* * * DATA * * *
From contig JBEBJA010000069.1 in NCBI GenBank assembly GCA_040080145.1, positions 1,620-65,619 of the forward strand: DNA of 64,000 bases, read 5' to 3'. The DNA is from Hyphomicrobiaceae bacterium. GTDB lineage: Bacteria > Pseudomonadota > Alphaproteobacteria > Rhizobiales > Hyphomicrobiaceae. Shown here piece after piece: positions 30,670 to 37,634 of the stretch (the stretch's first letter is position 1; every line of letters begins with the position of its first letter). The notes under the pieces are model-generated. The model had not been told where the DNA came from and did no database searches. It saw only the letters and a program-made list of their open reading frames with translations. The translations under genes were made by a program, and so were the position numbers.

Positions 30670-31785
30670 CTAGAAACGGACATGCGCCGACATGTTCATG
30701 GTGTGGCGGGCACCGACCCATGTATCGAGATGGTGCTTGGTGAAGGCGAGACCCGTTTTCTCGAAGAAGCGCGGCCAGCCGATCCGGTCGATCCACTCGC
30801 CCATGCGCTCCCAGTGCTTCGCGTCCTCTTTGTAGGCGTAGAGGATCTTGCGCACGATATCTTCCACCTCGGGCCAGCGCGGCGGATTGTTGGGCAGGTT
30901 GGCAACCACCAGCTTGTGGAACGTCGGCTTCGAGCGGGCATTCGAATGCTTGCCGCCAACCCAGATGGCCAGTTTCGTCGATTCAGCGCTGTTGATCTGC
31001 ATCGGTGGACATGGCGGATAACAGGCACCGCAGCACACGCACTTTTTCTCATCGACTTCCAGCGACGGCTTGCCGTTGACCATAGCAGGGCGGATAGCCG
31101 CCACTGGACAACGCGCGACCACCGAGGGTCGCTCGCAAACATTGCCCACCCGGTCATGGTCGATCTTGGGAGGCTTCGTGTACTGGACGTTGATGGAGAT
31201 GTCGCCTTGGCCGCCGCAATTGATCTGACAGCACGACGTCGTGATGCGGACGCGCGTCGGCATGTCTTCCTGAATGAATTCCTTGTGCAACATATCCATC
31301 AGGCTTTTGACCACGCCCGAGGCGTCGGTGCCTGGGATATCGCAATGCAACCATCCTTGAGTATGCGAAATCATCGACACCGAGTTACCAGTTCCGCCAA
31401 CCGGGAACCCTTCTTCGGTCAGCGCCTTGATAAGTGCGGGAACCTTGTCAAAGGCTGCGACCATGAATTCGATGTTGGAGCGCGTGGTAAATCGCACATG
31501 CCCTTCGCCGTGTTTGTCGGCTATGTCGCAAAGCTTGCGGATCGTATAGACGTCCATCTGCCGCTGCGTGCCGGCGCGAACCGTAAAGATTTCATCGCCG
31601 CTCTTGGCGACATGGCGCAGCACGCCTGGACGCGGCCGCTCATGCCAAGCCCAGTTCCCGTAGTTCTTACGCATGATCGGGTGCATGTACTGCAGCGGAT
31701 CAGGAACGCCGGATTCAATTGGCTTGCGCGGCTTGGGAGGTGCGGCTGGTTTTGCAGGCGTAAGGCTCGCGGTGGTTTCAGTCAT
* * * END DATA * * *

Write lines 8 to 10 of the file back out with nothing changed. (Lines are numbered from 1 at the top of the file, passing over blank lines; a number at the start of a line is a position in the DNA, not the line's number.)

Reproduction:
31101 CCACTGGACAACGCGCGACCACCGAGGGTCGCTCGCAAACATTGCCCACCCGGTCATGGTCGATCTTGGGAGGCTTCGTGTACTGGACGTTGATGGAGAT
31201 GTCGCCTTGGCCGCCGCAATTGATCTGACAGCACGACGTCGTGATGCGGACGCGCGTCGGCATGTCTTCCTGAATGAATTCCTTGTGCAACATATCCATC
31301 AGGCTTTTGACCACGCCCGAGGCGTCGGTGCCTGGGATATCGCAATGCAACCATCCTTGAGTATGCGAAATCATCGACACCGAGTTACCAGTTCCGCCAA